As for the personal residence, we paid that off, in eleven years, long ago.  In Canada, mortgage interest on your personal residence is not deductible.  Since you are paying that mortgage from after tax dollars , the incentive is to pay it down as quickly as possible ... unless you can get a better after tax return from those funds elsewhere.  Given our mortgage's life started in the era of double-digit interest, expedited pay-down was the best option.

For us, the 2.5% difference would likely not be enough to reason away risking our protected home equity just to pay off a rental, so we'd look into the refi on the investment property, as even if it wouldn't be as good a deal as the primary, it still might be worth it with today's rates. As far as lawsuit issues, make sure you have a decent umbrella or at least up the coverage on each policy (we had to do this for a few years when we lost our umbrella after our teenagers totalled one too many of our vehicles). I'm not a lawyer so no legal advice, but we were disappointed when our lawyer told us to go the LLC route and we followed his advice initially, but frustrated with issues with mortgages and potential pass-through liability, anyway, so we got rid of the LLC and went the umbrella route instead.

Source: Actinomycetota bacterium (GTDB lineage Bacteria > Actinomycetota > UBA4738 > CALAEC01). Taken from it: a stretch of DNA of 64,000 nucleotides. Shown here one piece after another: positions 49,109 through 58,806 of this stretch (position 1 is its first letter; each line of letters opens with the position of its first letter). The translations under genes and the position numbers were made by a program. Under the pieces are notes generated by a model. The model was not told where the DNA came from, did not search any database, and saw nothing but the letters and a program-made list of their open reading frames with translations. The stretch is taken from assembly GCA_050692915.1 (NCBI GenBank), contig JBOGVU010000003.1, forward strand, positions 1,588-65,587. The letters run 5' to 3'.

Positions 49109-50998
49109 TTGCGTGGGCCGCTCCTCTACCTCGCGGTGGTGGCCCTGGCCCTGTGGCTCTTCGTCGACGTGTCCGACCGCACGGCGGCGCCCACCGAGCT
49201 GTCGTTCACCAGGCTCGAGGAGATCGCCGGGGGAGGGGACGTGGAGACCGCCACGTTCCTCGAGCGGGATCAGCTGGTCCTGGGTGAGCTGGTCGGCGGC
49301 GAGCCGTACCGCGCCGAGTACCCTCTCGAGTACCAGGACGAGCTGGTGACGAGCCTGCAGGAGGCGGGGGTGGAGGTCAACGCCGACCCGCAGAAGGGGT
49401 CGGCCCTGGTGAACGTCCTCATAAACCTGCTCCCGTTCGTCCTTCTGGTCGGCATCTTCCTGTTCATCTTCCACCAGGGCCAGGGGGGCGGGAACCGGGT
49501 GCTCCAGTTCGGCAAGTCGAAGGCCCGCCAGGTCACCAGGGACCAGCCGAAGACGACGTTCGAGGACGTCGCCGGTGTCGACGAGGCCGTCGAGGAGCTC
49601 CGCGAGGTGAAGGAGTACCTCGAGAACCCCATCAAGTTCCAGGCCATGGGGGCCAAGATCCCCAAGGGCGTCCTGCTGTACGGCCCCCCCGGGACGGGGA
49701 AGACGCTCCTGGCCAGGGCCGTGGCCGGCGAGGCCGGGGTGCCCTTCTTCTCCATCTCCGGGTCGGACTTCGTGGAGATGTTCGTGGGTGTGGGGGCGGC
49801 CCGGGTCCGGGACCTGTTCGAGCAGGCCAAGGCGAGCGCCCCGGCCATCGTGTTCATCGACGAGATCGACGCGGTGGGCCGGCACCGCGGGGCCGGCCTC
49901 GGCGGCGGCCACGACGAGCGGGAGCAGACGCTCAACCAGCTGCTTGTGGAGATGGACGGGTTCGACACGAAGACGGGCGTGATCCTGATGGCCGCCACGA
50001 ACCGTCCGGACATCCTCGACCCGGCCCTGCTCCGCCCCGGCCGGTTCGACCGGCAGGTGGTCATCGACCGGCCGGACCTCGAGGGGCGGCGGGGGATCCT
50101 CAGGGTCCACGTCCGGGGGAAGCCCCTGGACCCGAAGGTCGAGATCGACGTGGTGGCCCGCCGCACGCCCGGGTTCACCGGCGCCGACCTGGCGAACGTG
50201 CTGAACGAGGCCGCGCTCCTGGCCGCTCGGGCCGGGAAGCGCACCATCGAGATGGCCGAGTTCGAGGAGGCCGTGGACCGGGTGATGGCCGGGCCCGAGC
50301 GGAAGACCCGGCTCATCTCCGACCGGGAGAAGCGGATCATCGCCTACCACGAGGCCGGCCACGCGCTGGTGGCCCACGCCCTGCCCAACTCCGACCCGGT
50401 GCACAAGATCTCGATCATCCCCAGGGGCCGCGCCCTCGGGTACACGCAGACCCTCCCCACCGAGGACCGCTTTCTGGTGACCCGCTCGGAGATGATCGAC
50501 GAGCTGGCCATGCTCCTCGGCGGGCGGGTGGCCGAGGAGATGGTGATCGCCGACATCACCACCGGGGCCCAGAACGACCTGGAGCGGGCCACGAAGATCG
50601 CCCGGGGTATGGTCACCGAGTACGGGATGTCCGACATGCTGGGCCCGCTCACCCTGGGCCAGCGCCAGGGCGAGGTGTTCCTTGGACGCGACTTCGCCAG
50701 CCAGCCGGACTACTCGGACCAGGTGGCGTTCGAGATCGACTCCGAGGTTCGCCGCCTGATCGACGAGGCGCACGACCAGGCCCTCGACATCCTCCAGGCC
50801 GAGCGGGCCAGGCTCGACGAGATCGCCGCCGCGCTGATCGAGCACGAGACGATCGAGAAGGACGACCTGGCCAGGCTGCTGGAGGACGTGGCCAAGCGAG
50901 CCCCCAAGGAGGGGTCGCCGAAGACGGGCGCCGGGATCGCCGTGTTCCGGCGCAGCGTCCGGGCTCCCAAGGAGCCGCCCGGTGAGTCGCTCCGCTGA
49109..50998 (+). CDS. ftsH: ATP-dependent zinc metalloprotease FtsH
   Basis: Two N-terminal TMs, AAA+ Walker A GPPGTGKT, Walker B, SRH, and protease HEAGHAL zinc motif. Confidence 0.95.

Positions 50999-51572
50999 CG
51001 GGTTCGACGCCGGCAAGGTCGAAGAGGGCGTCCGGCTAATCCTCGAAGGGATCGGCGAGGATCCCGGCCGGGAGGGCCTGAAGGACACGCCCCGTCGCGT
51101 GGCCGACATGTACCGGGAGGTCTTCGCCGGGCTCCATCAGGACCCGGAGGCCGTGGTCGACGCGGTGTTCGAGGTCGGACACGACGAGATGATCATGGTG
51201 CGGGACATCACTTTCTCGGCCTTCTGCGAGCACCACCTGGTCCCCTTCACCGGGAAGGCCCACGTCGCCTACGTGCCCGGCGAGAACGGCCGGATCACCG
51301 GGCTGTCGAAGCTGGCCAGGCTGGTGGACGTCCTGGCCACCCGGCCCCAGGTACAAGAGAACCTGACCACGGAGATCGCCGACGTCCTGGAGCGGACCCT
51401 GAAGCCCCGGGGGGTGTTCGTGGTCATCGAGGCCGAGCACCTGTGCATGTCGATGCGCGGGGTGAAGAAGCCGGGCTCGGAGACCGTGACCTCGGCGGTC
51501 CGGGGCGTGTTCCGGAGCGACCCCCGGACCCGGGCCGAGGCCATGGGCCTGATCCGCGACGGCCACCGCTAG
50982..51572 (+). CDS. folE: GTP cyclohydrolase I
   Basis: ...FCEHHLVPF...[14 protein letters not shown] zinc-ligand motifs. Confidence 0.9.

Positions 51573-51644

What about a HELOC on your primary, using it to pay cash when you find a great deal, then paying it off once you get financing on the new purchase, then repeat? It would give you an advantage in buying when you can pay cash at closing using your home equity, but your primary home would only be compromised until you financed the new unit. I'd discuss that scenario with your lawyer as well. We bought our first 3 properties that way long ago, so I'm not sure if the new rules muck it up, but it worked very well for us back then.